By Cheryl Costello
It’s the wrong time of year for a bushel of Chesapeake blue crabs, but watermen are out pulling crab pots for another important reason. In a joint project, Baltimore County, the Oyster Recovery Partnership, and local watermen are using side-scan sonar to locate and retrieve lost and damaged crab pots and fishing gear from the bottom of the Bay. They aim to remove some 2,000 of these “ghost pots” that are littering the Bay and trapping aquatic life.
Captain Bob Wiley brought Bay Bulletin out to the mouth of the Patapsco River to show us the winter work underway: recovering the ghost crab pots that are lost during storms or accidentally cut loose by boat propellers.
“When we set new gear out each year, if it hooks into that older crab pot sometimes you’ll lose your newer gear,” explains Wiley. He speaks from experience, with 45 years on the water.
Baltimore County partnered with Oyster Recovery Partnership (ORP) since the oyster organization is familiar with using side-scan sonar for restoration efforts.
The sonar imagery indicates there are approximately 3,000 crab traps in just one area of the Bay bottom. It is a sizeable project—they have about 2,000 acres to cover. More than a dozen boats were out the day we joined in.
The pots can be heavy and tough to grab, so project leaders are hoping to get at least 50 percent of the existing pots out of the water.
“They hook onto the wire or mesh of the pot or gear that’s out there. Once they hook onto it, they’ll kind of feel tension on the line and then they’ll be able to pull that pot in,” says ORP Coastal Resource Scientist Jen Walters.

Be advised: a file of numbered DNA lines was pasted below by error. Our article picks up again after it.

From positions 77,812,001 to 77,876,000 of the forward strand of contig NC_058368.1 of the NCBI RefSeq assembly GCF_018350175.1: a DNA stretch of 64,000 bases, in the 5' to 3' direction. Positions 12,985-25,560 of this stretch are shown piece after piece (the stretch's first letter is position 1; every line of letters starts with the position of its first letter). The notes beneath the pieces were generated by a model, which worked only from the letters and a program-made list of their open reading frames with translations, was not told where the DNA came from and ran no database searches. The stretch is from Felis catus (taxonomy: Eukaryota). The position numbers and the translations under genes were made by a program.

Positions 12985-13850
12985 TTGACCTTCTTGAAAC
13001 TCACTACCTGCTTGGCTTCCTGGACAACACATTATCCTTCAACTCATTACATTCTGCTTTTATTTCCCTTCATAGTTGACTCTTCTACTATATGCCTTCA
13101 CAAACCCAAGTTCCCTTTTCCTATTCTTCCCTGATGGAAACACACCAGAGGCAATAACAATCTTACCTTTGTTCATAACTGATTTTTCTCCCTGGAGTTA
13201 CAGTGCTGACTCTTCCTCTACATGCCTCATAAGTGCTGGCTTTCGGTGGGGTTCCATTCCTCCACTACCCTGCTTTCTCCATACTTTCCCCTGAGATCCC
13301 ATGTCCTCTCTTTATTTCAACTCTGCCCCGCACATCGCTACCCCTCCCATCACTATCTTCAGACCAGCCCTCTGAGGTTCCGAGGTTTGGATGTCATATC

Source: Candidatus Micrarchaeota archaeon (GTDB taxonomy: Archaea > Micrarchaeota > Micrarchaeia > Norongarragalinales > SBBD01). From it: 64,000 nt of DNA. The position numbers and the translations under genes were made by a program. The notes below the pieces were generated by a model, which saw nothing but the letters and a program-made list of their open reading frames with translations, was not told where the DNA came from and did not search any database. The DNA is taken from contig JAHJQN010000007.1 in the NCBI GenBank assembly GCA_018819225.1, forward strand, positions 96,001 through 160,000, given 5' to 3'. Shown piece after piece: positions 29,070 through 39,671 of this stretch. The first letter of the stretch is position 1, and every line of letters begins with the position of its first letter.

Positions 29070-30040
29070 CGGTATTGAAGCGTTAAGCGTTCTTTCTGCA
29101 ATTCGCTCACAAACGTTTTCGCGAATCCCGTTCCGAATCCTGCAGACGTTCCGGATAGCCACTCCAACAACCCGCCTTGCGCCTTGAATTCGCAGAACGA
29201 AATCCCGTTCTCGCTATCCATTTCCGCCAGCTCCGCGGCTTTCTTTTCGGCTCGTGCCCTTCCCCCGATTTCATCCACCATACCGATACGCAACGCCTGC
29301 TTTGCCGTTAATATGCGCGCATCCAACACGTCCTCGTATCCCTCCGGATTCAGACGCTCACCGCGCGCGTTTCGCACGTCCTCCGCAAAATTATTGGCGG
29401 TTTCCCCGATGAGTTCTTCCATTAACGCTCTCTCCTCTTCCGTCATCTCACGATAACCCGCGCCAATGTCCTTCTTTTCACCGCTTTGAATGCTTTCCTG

A grant from the county allowed ORP to hire the watermen during their slow season.
“We’re using Chesapeake Bay Critical Area Fee in-lieu money paid by developers for their projects … a little bit of county money, but most of it is fee in-lieu money from the developers,” says Baltimore County’s environmental department director David Lykens.
What’s so bad about ghost pots? Brian Schneider, president of the Marine Trades Association of Baltimore County, says the old pots hurt fisheries in a local area. “The fish will swim in, can’t get out, now the crabs go in to eat the fish and all these creatures can’t get out. So we lose a lot of our crabs and fish in these thousands of crab traps that are out there.”
As they’re collected, the crab pots go into dumpsters. Some will be recycled if they can be, or returned to their owners if markings on the pot indicate who it belongs to.
“It’s in our collective social, but also economic, interest to make sure we’re putting forward resources to preserve and protect the Bay and its tributaries,” says County Executive Johnny Olszewski.
It’s a win-win way to clean up the Bay and give watermen more work ahead of the approaching crab season.
“I’ve been working for the county for 35 years and this is my favorite project that I ever worked on,” says Lykens.